Thevenin equivalent circuit

In summary, the problem at hand is finding the Thevenin equivalent circuit without the load resistor. The process involves removing the load resistor, finding the open circuit voltage across terminals a and b, and suppressing all independent sources (voltage sources are replaced with short circuits and current sources are removed entirely). The equivalent circuit resistance across the break can then be determined and used to form the final equivalent circuit.
  • #1
Alexander Max
3
0

Homework Statement


upload_2015-1-5_22-42-49.png

I am to find the thevenin equivalent circuit without the load resistor (to the left of terminals a &b

Homework Equations



From class notes:
1- Remove the load resistor
2- find the open circuit voltage across a & b
3- Remove all voltage sources (replace with short circuit)
4- Detrmine the equivalent circuit resistance across the break
5- Form an equivalent circuit

The Attempt at a Solution



I have not come across the symbol that looks like an 8 with the 2amps next to it so far, and i don't understand how this will effect my circuit, is it a voltage source, how will it effect the resistors?
Without acknowledging it,
my resistors are all in parralel so Restance total is
1/RT = 1/R1 + 1/R2 + 1/R3
1/RT = 1/4 + 1/12 + 1/1
1/RT = 3/12 + 1/12 + 12/12
1/RT = 16/12
RT = 12/16
RT = 0.75

32v/0.75 ohms = 42.667 Amps
Vab = 32 - 1x42.667Amps = -10.667 Volts

Resistance looking in has already been calulated as 0.75 ohms

 

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  • #2
Hello Alex, and welcome to PF :)

The 2A thingy is a (slightly outdated) symbol for a current source.

I don't see how you can consider all R as parallel.
 
  • #3
Hi Alexander Max, Welcome to Physics Forums.

As BvU stated, the two-circle symbol represents a current source. It's a bit outmoded as a schematic symbol, but it still crops up fairly often.

Allow me to amend your algorithm's item 3 a bit, since in its given form it doesn't address current sources:

3 - Suppress all independent sources: Replace voltage sources with a short circuit and all current sources with an open circuit (simply remove them entirely).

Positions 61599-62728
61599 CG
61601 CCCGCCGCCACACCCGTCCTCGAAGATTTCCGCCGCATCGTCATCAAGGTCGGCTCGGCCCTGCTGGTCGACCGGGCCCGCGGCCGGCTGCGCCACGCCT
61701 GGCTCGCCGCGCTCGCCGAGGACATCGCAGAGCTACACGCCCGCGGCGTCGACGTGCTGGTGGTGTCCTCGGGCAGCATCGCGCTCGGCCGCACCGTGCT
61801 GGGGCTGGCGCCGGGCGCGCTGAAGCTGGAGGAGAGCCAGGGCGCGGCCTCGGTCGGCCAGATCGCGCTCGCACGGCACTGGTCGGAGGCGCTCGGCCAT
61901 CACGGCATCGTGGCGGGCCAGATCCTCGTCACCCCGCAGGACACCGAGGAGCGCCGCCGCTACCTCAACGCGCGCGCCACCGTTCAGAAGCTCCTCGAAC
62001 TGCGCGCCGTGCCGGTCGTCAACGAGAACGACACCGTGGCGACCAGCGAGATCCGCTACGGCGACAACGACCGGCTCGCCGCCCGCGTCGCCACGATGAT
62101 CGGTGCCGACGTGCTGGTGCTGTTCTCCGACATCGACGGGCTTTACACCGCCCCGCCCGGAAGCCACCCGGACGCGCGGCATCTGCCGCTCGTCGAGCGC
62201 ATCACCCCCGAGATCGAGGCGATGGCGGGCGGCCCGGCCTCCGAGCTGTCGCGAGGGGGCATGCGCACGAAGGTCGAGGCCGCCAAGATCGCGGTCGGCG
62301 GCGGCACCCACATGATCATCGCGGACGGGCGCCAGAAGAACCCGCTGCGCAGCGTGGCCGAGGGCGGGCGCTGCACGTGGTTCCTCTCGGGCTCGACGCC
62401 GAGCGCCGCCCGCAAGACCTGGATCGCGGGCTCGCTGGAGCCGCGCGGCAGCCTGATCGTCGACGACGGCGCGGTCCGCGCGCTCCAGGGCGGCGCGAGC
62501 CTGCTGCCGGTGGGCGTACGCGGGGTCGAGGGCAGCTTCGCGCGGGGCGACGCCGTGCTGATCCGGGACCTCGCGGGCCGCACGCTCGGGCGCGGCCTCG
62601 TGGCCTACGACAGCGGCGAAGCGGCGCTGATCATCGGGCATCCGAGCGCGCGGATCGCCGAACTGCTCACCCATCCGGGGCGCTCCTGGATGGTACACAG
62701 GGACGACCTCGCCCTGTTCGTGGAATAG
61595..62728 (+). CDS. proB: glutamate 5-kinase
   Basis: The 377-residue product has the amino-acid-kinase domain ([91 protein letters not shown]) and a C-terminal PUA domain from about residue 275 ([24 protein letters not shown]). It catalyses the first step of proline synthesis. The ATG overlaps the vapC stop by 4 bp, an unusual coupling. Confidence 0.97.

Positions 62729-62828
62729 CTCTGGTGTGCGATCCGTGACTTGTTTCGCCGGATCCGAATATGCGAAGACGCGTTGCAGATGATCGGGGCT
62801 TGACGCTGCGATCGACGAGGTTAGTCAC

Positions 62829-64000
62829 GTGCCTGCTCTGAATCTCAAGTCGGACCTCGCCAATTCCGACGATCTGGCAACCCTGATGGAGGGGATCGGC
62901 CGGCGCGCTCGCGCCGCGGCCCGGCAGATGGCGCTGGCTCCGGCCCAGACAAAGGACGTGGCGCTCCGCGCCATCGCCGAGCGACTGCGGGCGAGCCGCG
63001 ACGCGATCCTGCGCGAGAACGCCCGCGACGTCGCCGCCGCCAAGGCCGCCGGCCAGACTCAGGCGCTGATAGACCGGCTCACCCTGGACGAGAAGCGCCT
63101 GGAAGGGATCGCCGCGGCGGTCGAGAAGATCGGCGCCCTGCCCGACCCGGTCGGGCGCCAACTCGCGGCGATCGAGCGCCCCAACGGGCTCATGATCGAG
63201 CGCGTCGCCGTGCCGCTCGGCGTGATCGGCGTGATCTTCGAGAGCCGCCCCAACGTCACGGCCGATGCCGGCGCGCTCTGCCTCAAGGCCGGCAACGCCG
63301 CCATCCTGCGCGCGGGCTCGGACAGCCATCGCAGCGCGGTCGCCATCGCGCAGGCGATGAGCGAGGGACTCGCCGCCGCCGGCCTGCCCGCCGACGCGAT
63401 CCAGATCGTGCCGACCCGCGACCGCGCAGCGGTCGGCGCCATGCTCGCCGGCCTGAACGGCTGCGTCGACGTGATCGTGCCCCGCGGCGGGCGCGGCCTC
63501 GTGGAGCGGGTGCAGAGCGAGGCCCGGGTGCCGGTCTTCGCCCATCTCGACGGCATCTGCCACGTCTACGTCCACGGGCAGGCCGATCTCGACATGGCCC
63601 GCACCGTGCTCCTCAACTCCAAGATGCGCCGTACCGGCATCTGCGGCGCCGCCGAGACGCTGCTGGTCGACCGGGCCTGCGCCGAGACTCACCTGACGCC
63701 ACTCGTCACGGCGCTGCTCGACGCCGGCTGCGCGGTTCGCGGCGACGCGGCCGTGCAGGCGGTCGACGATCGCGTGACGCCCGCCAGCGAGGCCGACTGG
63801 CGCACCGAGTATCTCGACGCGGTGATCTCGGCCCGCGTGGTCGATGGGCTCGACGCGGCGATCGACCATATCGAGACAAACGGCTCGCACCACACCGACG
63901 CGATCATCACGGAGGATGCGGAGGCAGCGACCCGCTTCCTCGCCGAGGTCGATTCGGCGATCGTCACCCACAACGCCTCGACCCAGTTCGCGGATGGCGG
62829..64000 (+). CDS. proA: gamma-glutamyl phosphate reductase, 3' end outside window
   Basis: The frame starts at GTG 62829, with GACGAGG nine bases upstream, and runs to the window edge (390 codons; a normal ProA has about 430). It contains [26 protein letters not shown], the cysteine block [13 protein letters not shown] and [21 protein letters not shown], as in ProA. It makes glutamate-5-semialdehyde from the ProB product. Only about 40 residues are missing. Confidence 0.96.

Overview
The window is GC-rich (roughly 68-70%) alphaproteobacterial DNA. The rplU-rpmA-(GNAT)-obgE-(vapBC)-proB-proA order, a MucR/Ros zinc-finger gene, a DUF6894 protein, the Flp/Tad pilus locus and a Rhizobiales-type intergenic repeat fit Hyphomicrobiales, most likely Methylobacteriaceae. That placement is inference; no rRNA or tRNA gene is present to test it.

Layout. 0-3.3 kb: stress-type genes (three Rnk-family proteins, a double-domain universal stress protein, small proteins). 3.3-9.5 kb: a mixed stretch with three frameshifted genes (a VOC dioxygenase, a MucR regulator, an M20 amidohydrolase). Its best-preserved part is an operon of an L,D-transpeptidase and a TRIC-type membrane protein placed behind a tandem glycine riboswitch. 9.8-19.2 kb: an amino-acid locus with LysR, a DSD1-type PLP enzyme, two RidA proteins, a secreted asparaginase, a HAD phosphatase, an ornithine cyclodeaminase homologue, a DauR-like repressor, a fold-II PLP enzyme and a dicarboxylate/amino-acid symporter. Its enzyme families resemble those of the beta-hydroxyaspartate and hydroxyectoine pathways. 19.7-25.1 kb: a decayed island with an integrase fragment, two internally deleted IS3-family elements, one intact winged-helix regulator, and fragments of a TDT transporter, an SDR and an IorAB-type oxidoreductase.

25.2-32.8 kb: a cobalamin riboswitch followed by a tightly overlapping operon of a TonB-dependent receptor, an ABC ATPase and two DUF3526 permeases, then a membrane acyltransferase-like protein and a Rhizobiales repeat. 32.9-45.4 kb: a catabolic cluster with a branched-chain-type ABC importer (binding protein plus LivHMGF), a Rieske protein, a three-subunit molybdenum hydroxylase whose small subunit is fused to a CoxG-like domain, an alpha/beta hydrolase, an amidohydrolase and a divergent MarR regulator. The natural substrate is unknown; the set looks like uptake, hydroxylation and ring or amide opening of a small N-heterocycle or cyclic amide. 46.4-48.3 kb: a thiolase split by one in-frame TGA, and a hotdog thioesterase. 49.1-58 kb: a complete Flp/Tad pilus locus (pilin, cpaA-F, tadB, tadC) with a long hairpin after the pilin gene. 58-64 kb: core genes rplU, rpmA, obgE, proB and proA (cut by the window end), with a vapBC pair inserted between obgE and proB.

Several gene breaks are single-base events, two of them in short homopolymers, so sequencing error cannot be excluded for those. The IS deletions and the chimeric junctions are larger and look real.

• #4
Thank you for your help!
 
  • #5

Hello,

Thevenin's theorem is a useful tool for simplifying complex circuits and determining the equivalent circuit for a specific load. To find the Thevenin equivalent circuit without the load resistor, you will follow the steps outlined in your class notes.

First, remove the load resistor and find the open circuit voltage across terminals a and b. Next, remove all voltage sources and replace them with short circuits. This will effectively remove the 8 with 2 amps symbol, as it is a voltage source. The resistors will not be affected by this, as they are only affected by the voltage and current in the circuit.

Next, determine the equivalent circuit resistance across the break. In this case, the resistors are in parallel, so the total resistance will be 0.75 ohms.

Finally, you can form the equivalent circuit by combining the open circuit voltage and the equivalent resistance. The result will be a voltage source of -10.667 volts in series with a resistor of 0.75 ohms.

I hope this helps clarify the steps for finding the Thevenin equivalent circuit without the load resistor. Let me know if you have any further questions. Good luck with your homework!
 

1. What is a Thevenin equivalent circuit?

A Thevenin equivalent circuit is a simplified representation of a complex circuit that contains a voltage source and a single equivalent resistor. It is used to analyze the behavior of a circuit and determine the voltage and current at a specific point.

2. How is a Thevenin equivalent circuit calculated?

To calculate the Thevenin equivalent circuit, the circuit is first simplified by removing all loads and replacing them with a wire. Then, the voltage across the open terminals is measured to determine the Thevenin voltage (Vth). Next, the circuit is restored and the equivalent resistance (Rth) is calculated by finding the total resistance between the open terminals.

3. What is the purpose of using a Thevenin equivalent circuit?

The purpose of using a Thevenin equivalent circuit is to simplify a complex circuit into a single voltage source and resistor, making it easier to analyze and understand the behavior of the circuit. It also allows for easier calculations and predictions of voltage and current at a specific point in the circuit.

4. Can a Thevenin equivalent circuit be used for any type of circuit?

Yes, a Thevenin equivalent circuit can be used for any type of circuit, as long as it contains resistors and can be simplified into a single voltage source and resistor. It is commonly used in DC circuits, but can also be applied to AC circuits.

5. How accurate is a Thevenin equivalent circuit compared to the actual circuit?

A Thevenin equivalent circuit is an approximation of the actual circuit, so it will not be 100% accurate. However, it can provide a good estimation of the behavior of the circuit and is a useful tool for circuit analysis and design.

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